There's a few online business ideas that are just absolutely raving mad, but some others aren't that bad. They're in some way related to a thing that could work.
There's income, there's outgoings, all you have to do is see if and when the former will exceed the latter.
Often, though, it doesn't take long to figure out that a particular site is not even vaguely likely to generate enough money to cover its costs.
And big media companies have a problem in this respect. They are, by their nature, incapable of doing anything in a small way.
Big media companies have huge overheads to pay. They're companies with three hundred yards of fluorescent lighting, cleaners that come through every night, fire exits to handle an office occupancy of a thousand persons, cafes on the bottom floor and a masseur who comes in on Fridays. They've got marketing departments, creative departments, programming departments and system administration departments. They've got ads on TV and on radio and on the sides of buses. They've got security guards and parking lots lit all night by metal halide lamps. They're companies with sound and video editing booths, with which they create multimedia content that, rounded down to the nearest thousand, nobody ever views.
All of this stuff, you'll be staggered to learn, costs money.
And so big media companies just absolutely positively cannot make money from sites with relatively small revenue - even though lots of other people can. And do.
No matter what big media company radio interview victims may say, "free to air" Web sites can make money. Plain pay-per-eyeball banner ads are becoming lousier and lousier sources of income with each passing day, but it is eminently possible to get a decent revenue stream from a non-subscription site that does nothing but tell people things.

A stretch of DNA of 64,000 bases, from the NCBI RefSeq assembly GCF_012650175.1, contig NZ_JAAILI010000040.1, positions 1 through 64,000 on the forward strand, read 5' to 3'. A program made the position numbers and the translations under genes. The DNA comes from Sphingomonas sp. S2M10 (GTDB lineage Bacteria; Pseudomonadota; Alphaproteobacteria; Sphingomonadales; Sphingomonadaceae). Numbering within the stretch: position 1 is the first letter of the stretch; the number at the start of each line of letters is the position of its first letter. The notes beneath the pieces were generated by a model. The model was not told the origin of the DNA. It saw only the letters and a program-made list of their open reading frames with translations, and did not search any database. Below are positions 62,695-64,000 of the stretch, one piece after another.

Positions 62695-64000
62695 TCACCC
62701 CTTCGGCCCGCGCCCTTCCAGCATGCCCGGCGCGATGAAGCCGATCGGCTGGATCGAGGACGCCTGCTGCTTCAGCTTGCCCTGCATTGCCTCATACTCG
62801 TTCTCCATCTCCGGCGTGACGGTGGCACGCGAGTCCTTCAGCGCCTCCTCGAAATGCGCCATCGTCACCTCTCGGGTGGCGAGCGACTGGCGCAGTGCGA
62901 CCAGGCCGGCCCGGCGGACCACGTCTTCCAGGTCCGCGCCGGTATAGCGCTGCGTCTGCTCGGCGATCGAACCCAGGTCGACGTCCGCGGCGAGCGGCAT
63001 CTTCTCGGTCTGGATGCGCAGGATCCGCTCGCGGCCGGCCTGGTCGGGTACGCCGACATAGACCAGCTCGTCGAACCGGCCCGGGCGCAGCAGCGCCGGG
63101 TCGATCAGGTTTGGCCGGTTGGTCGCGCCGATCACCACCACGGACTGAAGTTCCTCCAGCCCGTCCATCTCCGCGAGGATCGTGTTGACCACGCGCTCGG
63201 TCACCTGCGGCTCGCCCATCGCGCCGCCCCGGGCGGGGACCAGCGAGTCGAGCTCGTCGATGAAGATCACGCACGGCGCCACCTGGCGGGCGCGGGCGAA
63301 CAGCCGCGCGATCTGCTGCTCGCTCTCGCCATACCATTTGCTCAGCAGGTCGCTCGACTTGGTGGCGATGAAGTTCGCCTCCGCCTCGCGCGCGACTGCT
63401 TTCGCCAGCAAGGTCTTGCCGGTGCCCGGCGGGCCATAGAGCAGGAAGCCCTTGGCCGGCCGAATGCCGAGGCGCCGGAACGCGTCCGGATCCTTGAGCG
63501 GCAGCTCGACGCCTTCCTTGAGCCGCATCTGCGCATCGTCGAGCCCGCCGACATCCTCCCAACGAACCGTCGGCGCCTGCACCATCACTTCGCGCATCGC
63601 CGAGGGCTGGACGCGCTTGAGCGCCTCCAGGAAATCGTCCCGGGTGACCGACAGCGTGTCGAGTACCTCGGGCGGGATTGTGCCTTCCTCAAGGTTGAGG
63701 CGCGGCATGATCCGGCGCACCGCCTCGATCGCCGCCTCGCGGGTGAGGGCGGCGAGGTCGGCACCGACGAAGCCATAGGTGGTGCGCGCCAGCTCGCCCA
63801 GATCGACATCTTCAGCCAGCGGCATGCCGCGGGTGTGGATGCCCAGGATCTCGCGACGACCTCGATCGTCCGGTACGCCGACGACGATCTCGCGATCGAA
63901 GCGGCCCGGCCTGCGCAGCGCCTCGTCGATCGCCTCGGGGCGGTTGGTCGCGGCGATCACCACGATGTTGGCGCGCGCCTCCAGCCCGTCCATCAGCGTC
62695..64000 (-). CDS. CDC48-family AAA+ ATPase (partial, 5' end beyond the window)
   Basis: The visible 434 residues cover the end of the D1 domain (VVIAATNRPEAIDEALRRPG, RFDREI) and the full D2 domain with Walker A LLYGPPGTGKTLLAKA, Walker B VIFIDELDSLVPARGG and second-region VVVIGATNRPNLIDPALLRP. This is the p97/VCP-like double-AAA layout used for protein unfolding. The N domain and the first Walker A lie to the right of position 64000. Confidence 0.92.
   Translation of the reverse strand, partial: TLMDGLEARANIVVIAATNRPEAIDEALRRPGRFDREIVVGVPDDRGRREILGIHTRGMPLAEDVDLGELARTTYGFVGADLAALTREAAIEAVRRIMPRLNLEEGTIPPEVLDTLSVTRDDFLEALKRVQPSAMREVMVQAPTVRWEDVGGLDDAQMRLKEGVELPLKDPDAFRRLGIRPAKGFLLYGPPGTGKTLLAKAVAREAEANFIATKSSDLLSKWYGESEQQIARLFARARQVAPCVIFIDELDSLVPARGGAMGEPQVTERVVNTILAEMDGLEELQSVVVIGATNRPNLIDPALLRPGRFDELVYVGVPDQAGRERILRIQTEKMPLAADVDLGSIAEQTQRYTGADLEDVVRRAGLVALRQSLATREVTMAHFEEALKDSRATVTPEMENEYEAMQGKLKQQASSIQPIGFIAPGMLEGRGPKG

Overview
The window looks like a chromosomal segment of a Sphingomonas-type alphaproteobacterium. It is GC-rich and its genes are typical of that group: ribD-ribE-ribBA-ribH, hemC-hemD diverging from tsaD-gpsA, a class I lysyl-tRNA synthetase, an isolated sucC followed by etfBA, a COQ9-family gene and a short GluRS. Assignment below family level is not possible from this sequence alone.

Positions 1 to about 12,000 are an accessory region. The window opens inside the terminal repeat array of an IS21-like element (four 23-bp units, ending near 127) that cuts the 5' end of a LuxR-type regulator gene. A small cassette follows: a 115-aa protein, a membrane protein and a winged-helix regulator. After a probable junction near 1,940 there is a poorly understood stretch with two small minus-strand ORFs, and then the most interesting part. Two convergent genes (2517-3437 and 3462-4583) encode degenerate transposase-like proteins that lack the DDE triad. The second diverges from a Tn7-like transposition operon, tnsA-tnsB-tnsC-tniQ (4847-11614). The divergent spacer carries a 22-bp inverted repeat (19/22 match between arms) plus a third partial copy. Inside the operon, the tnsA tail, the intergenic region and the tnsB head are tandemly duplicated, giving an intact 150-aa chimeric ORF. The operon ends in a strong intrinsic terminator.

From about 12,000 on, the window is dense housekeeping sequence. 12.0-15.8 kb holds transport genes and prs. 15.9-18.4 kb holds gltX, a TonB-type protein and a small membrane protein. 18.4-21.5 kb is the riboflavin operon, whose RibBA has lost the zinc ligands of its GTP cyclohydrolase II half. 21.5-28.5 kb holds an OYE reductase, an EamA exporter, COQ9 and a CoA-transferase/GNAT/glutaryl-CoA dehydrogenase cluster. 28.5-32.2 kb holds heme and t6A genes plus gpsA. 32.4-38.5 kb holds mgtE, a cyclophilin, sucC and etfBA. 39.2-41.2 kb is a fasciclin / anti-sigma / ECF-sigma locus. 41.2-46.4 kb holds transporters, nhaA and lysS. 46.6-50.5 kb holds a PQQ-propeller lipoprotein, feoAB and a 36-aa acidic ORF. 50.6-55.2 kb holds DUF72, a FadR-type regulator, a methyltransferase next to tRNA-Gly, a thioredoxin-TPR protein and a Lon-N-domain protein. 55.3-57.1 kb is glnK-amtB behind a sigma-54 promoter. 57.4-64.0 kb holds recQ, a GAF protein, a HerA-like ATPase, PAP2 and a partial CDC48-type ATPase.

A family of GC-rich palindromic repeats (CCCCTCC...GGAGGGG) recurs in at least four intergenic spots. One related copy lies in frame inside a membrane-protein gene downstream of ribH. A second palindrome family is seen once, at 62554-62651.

You just make deals with people who sell products or services relevant to the audience you attract, you don't surround the links to your sponsors with "CLICK HERE TO SUPPORT THIS SITE" exhortations, and the sponsors therefore get a decent flow of people who are genuinely interested in whatever they're selling. The click-through rate may be lousy, but the value per click can be very high.
Establish this value - which, thanks to referrer tracking, is much easier than telling whether print or TV or radio ads work - and Shazam!, you've got yourself a business model.
But it's still not likely to add up to nearly enough money to cover the outgoings of a major media company.
The clincher, the simple point, the open secret that nobody in a major media organisation with a Web arm - which is all of them - ever mentions, is that sites with a very small staff and none of the big-company overheads can compete very effectively with a large number of the major-leaguers.
I should know this. I've got one - dansdata.com.
Dan's Data is my part-time hobby site. It makes me about the average Australian wage, all by itself.
Its staff is as follows:
Its premises are as follows:
1) My bedroom.